Big society theme in New Year Honours

Voluntary sector staff are recognised, including Martina Milburn of the Prince's Trust

Martina Milburn, chief executive of the Prince's Trust
Martina Milburn, chief executive of the Prince's Trust

Four senior vountary sector staff receive CBEs in the New Year Honours List, which has a strong emphasis on the government's big society themes of volunteering, social action and philanthropy.

Stephen Hammersley, chief executive of the Community Foundation NetworkThey include Martina Milburn, chief executive of the Prince's Trust, Stephen Hammersley, chief executive of the Community Foundation Network, and Fiona Dawe, until recently chief executive of the volunteering charity YouthNet.

The fourth is James Holloway, director of the Scottish National Portrait Gallery – part of the National Galleries of Scotland charity – which recently had an extensive refurbishment.

Several sector staff receive OBEs: Stephen Bell, chief executive of the homelessness charity Cyrenians; Susan Mills, an international relief and development worker for Tearfund; Sandra Kerr, national director of Race for Opportunity at Business in the Community; Orin Cadogan-Lewis, co-founder and chief executive of the African Caribbean Leukaemia Trust; and Elizabeth Howell, chief executive of the Kent disability charity the Compaid Trust.

Robert Parsons, founder of Care for the Family, also receives an OBE, as does Richard Brunwin, former chief executive of the ex-services charity the Oswald Stoll Foundation.

Rod AldridgeThree philanthropists who receive knighthoods are: Rod Aldridge, who founded the Capita group and is now chair of the Aldridge Foundation and a supporter of academy schools; Paul Ruddock, chief executive of Lansdowne Partners, a contributor to the revival of the Victoria and Albert Museum; and Doug Ellis, former chairman of Aston Villa Football Club and a contributor to the NSPCC.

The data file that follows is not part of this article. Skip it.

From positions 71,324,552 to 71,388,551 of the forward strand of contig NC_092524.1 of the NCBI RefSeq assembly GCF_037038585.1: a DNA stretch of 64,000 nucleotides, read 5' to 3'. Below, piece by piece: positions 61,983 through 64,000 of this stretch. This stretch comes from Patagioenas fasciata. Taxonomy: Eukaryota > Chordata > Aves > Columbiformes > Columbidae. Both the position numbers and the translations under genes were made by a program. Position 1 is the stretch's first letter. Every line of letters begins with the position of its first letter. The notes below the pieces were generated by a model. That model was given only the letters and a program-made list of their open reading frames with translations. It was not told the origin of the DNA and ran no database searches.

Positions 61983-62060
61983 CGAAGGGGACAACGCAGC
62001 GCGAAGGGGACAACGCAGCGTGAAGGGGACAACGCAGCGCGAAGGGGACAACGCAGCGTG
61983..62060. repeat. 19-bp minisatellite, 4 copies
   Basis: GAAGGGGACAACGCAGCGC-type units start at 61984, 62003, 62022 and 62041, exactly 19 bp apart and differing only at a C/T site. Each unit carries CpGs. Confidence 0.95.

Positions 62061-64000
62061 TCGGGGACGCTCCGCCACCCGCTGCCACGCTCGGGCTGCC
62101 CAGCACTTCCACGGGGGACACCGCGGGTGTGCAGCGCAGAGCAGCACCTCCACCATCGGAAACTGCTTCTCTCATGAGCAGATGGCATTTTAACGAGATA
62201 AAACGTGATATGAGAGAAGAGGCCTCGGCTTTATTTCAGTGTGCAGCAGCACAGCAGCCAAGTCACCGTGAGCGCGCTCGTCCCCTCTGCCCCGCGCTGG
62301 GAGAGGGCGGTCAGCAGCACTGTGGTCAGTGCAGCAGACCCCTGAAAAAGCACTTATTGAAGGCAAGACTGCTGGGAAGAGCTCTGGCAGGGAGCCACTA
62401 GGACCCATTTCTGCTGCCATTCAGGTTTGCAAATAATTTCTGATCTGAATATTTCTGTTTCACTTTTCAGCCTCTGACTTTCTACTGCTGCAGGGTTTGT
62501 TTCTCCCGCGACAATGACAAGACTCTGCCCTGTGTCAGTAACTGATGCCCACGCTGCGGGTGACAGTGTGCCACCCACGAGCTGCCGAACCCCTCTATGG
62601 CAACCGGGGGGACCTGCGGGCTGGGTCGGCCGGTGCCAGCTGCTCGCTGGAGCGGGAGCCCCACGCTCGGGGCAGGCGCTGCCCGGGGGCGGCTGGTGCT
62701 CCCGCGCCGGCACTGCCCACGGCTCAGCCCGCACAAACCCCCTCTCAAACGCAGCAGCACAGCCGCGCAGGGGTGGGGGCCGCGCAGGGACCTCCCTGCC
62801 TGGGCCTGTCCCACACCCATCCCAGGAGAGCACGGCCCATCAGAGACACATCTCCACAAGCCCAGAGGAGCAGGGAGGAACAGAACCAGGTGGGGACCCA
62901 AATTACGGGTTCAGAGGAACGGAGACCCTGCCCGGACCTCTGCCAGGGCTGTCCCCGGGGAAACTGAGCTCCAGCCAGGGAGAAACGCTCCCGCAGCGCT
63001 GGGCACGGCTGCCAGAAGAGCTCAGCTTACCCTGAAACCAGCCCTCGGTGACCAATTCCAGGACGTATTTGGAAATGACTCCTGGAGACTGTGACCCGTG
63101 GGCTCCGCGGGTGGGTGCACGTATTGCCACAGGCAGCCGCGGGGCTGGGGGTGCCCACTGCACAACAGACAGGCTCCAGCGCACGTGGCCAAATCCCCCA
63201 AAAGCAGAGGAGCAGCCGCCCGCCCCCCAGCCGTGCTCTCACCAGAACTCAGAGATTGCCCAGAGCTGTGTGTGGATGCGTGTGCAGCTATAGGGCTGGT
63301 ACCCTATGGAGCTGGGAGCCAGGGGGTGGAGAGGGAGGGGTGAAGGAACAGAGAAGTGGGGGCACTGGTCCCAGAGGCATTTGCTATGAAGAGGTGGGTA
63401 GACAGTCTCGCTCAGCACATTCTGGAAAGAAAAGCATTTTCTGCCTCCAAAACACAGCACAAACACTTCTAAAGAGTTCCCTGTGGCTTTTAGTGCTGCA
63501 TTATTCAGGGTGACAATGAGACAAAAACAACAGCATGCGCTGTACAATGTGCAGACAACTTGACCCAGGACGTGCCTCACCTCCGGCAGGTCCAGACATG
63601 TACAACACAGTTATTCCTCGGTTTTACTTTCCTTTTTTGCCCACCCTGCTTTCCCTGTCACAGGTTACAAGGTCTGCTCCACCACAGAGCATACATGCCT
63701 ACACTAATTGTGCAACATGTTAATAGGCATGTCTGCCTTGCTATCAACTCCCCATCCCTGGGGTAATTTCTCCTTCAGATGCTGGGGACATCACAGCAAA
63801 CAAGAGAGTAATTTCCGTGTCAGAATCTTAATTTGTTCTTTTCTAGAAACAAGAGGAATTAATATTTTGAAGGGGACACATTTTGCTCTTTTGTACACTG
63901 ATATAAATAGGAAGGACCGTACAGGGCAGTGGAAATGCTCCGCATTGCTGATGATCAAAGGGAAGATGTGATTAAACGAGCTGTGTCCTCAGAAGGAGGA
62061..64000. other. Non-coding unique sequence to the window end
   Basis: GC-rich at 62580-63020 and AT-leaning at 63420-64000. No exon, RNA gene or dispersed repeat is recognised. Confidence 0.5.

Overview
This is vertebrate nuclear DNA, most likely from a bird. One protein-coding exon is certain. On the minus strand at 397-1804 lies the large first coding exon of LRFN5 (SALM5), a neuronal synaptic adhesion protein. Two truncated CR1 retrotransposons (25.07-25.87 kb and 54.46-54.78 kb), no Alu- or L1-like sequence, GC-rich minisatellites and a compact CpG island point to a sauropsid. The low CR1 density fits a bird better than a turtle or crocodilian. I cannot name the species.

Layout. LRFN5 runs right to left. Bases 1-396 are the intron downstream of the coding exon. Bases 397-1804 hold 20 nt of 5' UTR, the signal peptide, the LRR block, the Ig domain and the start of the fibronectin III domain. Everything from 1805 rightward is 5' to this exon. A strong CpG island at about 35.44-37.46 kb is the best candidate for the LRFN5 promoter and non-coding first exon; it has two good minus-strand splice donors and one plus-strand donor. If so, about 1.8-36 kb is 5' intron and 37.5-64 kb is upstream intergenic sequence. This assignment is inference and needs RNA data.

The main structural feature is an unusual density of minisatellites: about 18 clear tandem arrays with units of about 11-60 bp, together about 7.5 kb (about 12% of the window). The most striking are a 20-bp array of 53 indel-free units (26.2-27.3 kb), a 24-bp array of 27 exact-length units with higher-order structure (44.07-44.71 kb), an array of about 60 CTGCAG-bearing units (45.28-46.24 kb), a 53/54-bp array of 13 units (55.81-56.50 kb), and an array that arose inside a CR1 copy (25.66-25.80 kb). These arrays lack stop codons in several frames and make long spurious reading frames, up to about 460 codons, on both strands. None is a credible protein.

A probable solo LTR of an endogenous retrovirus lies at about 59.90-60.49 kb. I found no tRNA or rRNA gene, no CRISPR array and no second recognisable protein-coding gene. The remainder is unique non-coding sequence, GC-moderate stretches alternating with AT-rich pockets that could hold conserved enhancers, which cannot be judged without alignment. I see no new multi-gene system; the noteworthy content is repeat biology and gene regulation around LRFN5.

Kirsty Ashton of Manchester, who has raised more than £87,000 for When You Wish Upon a Star, which supports sick and terminally ill children, receives an MBE. She has enabled more than 100 children suffering from a range of illnesses to take a holiday in Lapland.

Among others receiving MBEs for services to charity and their communities are: Dr Margaret Philippou, whose has worked as volunteer on gang-related crime in London; Christine Mills, founder of the Hope for Tomorrow charity; Julia Crookall, a volunteer for Samaritans in Crewe; and James Davis, a 'good childhood' adviser to the Children's Society.

The Cabinet Office said that 70 per cent of 984 recipients of honours worked in their communities in voluntary or paid capacities.

It said: "The vast majority of people recognised include those supporting the big society by making a real difference to their local community through volunteering, fundraising, social action and philanthropy."

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